Did you a have comprehensive (mental, physical and skill) training program? What part of your program worked? What parts didn’t work?

Did your racing improve as the season went on?

Did you create and write down concrete goals?

Did you reach your racing goals?

Step Two: Use the answers to these questions as an evaluation of your strengths and weaknesses setting the foundation your 2011 season training program.

Set career, three years from now and this season’s racing goals (top three over all in my state series, etc.), physical training goals (decrease my 50 yard sprint time by 15%, increase my maximum squat by 20%, etc.), skills goals (improve balance, improve cornering, etc.) and mental training goals (improve visualization, learn relaxation techniques, etc.) for your 2011 season.

Racing Goals

1. Career goal

2. Three year goal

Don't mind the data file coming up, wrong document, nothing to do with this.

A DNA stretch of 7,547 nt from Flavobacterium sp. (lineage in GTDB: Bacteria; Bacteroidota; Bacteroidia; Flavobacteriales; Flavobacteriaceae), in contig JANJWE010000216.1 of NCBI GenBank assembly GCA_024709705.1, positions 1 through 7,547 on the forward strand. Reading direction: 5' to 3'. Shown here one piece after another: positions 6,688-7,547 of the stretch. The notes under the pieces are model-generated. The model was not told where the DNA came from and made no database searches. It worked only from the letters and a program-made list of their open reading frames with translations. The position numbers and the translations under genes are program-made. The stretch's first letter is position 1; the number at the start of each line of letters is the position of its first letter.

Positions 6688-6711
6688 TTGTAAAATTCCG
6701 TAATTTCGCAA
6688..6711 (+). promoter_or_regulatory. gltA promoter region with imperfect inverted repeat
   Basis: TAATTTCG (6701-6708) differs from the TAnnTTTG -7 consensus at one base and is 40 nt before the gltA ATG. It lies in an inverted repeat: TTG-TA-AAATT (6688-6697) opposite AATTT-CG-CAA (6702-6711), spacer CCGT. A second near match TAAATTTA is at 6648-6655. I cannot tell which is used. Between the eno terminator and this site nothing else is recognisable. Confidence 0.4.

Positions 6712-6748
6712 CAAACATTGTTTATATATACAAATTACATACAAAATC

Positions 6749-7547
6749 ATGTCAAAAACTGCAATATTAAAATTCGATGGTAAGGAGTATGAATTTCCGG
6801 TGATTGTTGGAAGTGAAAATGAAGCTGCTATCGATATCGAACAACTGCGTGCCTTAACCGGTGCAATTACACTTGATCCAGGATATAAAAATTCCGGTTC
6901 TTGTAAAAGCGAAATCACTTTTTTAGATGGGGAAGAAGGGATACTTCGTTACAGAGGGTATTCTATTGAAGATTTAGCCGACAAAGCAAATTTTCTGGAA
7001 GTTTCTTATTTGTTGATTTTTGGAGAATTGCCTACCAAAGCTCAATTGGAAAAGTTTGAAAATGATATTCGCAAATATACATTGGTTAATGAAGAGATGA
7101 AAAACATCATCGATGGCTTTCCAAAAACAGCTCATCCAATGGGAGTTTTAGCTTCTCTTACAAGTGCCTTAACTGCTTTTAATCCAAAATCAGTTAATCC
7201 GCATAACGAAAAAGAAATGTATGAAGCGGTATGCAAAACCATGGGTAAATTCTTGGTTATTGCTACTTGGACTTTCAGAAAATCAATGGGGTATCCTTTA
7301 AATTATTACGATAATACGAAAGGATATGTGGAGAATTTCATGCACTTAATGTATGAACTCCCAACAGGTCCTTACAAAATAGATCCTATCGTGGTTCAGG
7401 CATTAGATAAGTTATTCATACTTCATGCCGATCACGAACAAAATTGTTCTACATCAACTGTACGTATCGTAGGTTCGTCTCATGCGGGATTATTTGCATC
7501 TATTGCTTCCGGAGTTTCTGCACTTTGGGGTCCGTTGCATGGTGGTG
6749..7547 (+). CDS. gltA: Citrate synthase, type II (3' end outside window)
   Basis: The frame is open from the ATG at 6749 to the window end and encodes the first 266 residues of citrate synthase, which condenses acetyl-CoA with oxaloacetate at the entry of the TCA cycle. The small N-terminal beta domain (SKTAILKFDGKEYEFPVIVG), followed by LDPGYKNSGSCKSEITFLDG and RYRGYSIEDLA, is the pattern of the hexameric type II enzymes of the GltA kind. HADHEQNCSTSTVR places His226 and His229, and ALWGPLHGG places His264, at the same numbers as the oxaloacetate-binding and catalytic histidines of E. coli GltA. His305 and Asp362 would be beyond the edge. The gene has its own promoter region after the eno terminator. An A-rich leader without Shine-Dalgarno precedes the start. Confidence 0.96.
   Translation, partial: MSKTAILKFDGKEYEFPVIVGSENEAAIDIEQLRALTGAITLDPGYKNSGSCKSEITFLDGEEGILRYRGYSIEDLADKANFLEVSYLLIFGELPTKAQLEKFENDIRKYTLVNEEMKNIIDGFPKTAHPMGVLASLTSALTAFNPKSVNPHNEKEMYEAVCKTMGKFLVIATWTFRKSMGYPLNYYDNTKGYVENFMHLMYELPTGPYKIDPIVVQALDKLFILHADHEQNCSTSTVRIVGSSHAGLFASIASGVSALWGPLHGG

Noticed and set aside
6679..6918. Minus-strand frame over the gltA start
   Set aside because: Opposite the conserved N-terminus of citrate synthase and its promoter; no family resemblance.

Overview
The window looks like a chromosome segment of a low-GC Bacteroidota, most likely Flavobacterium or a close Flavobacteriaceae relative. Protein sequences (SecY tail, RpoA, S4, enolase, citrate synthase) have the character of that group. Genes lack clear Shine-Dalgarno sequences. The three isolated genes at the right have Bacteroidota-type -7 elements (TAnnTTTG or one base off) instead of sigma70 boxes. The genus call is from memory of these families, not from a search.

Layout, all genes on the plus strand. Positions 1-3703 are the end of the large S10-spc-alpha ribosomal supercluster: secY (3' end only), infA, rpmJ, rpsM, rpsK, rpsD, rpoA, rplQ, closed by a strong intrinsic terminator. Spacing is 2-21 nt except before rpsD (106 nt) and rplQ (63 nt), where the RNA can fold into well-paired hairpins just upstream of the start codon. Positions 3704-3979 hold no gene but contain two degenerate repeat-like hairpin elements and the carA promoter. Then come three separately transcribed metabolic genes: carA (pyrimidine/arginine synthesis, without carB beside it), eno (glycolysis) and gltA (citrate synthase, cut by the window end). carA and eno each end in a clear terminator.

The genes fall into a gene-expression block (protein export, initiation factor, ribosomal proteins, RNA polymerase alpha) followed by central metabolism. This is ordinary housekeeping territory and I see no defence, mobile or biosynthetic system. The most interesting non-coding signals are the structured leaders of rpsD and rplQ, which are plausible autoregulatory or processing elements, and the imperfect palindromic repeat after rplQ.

3. This season’s goal

Physical training Goals, to allow me to reach my racing goals

1.

2.

3.

Skills Training Goals, to allow me to reach my racing goals

1.

2.

3.

Mental training Goals, to allow me to reach my racing goals

1.

2.

3.

Work with your coach or consult a book such as The Mountain Biker’s Training Bible, by Joe Friel and/or James Wilson’s MTB strength training programs to create a training plan to reach all of the above goals. Why a coach? A coach can provide you with a structured training program designed to reach your goals while working around your schedule, an objective eye on your skills and physical training, motivate you and share his/her wisdom speeding up your improvement.

Step Three: Act on your training program! Ride! Workout! Visualize! Constantly update your goals and training program based on improvement or lack of improvement.

Remember, unwritten goals are just dreams, goals you write down you will commit to and strive to reach. Good luck next season and feel free to call or e-mail with questions, suggestions or to start a personal coaching program.